This section is from the book "An Illustrated Flora Of The Northern United States, Canada And The British Possessions Vol1", by Nathaniel Lord Britton, Addison Brown. Also available from Amazon: An Illustrated Flora of the Northern United States, Canada and the British Possessions. 3 Volume Set..
Arborescent or shrubby grasses, with simple or branched culms and flat short-petioled leaf-blades which are articulated with the sheath. Spikelets borne in panicles or racemes, 2-many-flowered, large, compressed. Empty scales 1 or 2, the first sometimes wanting; flowering scales longer, not keeled, many nerved; palets scarcely shorter than the scales, prominently 2-keeled. Lodicules 3. Stamens 3. Styles 2 or 3. Stigmas plumose. Grain furrowed, free, enclosed in the scale and palet. [From Arundo, the Latin name of the Reed.]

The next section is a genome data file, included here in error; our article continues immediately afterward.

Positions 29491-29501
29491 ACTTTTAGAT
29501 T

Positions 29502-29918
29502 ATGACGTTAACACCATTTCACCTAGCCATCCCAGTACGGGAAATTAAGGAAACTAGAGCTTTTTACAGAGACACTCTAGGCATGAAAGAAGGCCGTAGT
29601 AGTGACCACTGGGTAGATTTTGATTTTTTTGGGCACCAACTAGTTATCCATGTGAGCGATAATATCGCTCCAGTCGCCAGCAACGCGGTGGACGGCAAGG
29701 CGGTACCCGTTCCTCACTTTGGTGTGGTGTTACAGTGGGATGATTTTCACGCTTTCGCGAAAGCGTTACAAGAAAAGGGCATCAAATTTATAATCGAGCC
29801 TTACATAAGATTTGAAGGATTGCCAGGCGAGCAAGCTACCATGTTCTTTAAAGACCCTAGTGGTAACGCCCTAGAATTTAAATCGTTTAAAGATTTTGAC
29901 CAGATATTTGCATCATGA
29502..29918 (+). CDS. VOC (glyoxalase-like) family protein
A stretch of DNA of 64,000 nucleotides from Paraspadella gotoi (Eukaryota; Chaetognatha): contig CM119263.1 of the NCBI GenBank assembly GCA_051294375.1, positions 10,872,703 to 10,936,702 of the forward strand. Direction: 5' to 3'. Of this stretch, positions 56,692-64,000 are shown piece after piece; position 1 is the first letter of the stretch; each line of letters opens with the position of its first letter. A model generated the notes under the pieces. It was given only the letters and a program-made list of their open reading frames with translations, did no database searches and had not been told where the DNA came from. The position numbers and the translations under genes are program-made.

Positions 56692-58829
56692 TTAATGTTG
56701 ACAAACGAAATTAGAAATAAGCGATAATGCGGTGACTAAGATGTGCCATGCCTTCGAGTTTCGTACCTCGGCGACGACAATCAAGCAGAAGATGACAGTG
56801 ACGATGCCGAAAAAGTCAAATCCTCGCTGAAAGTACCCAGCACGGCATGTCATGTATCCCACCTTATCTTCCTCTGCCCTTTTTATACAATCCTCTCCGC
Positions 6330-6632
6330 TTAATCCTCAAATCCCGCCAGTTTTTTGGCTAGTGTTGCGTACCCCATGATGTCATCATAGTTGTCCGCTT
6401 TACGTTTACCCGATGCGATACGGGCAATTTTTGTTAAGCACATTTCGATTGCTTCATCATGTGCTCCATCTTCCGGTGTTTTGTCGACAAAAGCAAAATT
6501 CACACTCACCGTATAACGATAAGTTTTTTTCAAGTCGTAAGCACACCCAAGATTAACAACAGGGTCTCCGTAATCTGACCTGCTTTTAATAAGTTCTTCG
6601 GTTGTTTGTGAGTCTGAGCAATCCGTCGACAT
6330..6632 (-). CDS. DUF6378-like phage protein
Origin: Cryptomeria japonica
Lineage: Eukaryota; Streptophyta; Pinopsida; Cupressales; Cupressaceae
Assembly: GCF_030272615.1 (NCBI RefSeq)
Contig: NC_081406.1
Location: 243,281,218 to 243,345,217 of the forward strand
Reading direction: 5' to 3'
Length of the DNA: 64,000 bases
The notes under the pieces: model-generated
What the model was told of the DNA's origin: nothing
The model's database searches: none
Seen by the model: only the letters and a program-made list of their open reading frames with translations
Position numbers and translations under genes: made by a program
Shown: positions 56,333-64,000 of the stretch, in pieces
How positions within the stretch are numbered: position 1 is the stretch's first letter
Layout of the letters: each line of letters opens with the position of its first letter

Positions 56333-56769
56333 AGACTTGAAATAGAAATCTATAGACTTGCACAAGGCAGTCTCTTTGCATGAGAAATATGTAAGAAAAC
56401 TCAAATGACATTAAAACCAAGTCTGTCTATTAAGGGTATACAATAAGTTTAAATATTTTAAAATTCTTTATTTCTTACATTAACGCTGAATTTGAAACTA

Spikelets borne on radical shoots of the year; culms 140 tall or less.
Spikelets borne on the old culms, which are 160 tall or more.
Arundo tecta Walt. Fl. Car. 81. 1788. Arundinaria tecta Muhl. Gram. 191. 1817.
Culms 3°-14° tall, erect, shrubby, branching at the summit, smooth and glabrous. Sheaths longer than the internodes, smooth or rough, ciliate on the margins; ligule bristly; blades lanceolate, 3 1/2-8' long, 4"-12" wide, flat, more or less pubescent beneath, glabrous above; racemes terminal, or on short leafless culms; spikelets 7-10-flowered, 1'- 1 1/2' long, on pedicels I in length or less, which are sometimes pubescent; empty scales unequal, the first usually very small, sometimes wanting; flowering scales 6"-10" long, acute or acuminate.
A. macrosperma Michx. Fl. Bor. Am. 1: 74. 1803.
Culms woody, 16°-30° tall, finally branched above; sheaths ciliate on the margins, otherwise glabrous; blades lanceolate, smooth or roughish, l° long or less, the larger i0"-i5" wide, those on the ultimate divisions smaller and crowded at the summit of the branches; inflorescence on the old wood, the spikelets 1 1/2'-2 1/2' long, on slender more or less leafy branches, the flowering scales glabrous or hirsute, acuminate.
Forming "cane brakes" along rivers and swamps, Virginia to Florida, west to Louisiana, and along the Mississippi River and its tributaries as far north as Kentucky, Tennessee and Missouri. May-July.